In your description, we have two distinct things: one can be called "router" - it is where you determine which function / method to call based on the HTTP request.

The "controller", in this case, would be that functions, which on their turn call the database read/write functions and the view-build functions. The controller interact with the model, and deliver the output. It is the model that should interact with the database.

I am assuming that the model is the set of functions and classes I call periodically?

The model is commonly the group of functions which read and write into the database. This is the main real world usage. But this is not the definition of "model" - it is only it's most common form.

For example: if you have a virtual store, which sells products. You would then have a "Product" model, i.e., a class to handle the insertion of a new product into the database, the update of a product information, the calculation of its price, everything else you may want to do in a "product". These methods must work in any controller, any route, any view - this is one goal for the pattern separation/organization of responsibilities. You should be able to create a whole new front-end website using the same store model.

whether or not a programming pattern can apply to more than one programming language even though one is client-side and another is server-side.

Yes. We use lots of different languages in a single application: HTML, JavaScript, PHP, SQL, et cetera. The whole application can follow a set of patterns. Each language can be used to perform one or more roles in the pattern.

Am I even following a programming pattern? If I am not or am somewhat close to one, does it matter if I am not following a pattern exactly?

Yes, you are. I think that, even if you don't have a name for it, and even if you are following "your own pattern", you are certainly following some pattern, otherwise you would not be able to build your application. This pattern can be MVC, ABC, XYZ, CSM or whatever. Of course, if you learn the concepts, you are able to talk about your application code with other developers using these concepts. It surely is a good thing to learn, but...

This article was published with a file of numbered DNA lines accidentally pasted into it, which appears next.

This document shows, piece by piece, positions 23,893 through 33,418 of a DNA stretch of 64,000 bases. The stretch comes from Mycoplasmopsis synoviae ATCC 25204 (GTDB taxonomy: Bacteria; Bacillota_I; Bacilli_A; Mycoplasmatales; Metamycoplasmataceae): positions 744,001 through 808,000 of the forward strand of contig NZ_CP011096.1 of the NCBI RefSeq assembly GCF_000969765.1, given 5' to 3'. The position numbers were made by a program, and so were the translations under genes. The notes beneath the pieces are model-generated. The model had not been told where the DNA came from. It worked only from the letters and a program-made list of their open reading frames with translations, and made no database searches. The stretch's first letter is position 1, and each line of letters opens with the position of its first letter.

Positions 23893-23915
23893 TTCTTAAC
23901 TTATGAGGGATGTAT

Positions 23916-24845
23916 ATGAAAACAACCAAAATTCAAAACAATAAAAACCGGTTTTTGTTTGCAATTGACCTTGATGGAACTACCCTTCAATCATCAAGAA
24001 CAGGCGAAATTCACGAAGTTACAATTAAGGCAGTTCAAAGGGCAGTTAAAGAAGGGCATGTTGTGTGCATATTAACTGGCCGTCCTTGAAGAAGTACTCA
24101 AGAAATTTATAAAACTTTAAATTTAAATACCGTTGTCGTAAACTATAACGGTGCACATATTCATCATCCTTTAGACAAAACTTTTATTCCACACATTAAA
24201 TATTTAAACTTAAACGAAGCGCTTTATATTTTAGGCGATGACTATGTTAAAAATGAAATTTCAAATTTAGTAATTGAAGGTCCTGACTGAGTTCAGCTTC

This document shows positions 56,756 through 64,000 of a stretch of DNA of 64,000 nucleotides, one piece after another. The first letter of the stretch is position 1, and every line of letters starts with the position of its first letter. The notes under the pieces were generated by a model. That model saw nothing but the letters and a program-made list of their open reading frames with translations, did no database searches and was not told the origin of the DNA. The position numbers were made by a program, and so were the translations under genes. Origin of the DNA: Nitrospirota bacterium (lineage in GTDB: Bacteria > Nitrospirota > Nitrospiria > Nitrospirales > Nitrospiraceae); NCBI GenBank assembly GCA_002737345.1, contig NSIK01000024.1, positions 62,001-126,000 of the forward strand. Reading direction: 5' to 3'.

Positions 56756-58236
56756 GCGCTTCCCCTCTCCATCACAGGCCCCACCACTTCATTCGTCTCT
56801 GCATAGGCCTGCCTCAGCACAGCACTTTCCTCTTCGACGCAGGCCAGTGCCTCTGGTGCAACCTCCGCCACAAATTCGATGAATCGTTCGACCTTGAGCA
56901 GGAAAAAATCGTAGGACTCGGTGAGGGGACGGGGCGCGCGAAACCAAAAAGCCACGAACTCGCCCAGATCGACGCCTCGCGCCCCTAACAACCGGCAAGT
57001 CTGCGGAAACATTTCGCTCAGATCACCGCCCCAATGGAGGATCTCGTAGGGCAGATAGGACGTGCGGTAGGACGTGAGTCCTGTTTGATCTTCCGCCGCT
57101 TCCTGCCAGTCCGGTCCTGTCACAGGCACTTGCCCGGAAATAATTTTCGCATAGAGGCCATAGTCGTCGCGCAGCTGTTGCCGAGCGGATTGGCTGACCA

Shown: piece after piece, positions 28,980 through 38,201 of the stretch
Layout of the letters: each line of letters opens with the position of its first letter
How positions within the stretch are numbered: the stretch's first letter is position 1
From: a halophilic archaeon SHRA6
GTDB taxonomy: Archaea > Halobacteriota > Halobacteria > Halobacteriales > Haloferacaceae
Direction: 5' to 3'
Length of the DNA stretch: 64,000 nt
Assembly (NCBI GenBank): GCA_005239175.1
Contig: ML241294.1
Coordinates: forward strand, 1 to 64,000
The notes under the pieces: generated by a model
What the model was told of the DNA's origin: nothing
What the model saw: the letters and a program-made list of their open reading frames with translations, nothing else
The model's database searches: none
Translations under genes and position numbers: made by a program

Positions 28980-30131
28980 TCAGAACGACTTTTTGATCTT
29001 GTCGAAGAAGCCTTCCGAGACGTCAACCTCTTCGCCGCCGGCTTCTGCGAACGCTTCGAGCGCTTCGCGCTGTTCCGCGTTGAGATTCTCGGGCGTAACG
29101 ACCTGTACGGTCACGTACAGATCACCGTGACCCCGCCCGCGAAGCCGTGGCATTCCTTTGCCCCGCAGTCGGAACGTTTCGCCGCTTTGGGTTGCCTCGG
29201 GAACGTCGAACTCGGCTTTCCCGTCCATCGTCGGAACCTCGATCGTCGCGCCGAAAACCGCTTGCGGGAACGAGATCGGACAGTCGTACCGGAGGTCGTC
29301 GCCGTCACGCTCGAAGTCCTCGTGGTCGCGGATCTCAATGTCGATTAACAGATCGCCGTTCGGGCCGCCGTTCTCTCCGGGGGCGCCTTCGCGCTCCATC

No, it "doesn't matter" if you are not following a pattern exactly. You may end up creating a new, enhanced, better pattern! Sometimes being concerned in fit into some pattern may disrupt your creativity. Don't worry about it more than you should.

All this being said, I think you are doing right, wanting to know, to understand and even to master these patterns and their concepts. MVC is an important thing for a programmer to understand. A good teacher can help. Reading nice books and articles. Questions and answres here at SO. Some Google research... And, above all, coding experience. If you have a practical goal to reach, an app to code, and apply what you learn in practice, you will gradually understand them.

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CSM = Crazy Spaghetti Mess pattern –  J. Bruni Aug 31 '12 at 13:55
    
you can also think about the "router" as a "front controller", i.e., a main and unique point-of-entry (index.php or ajax.php) which then, based in the HTP request, calls the multiple controllers available inside the app - the "products" controller, the "orders" controller, the "login" controller, and so on –  J. Bruni Aug 31 '12 at 14:01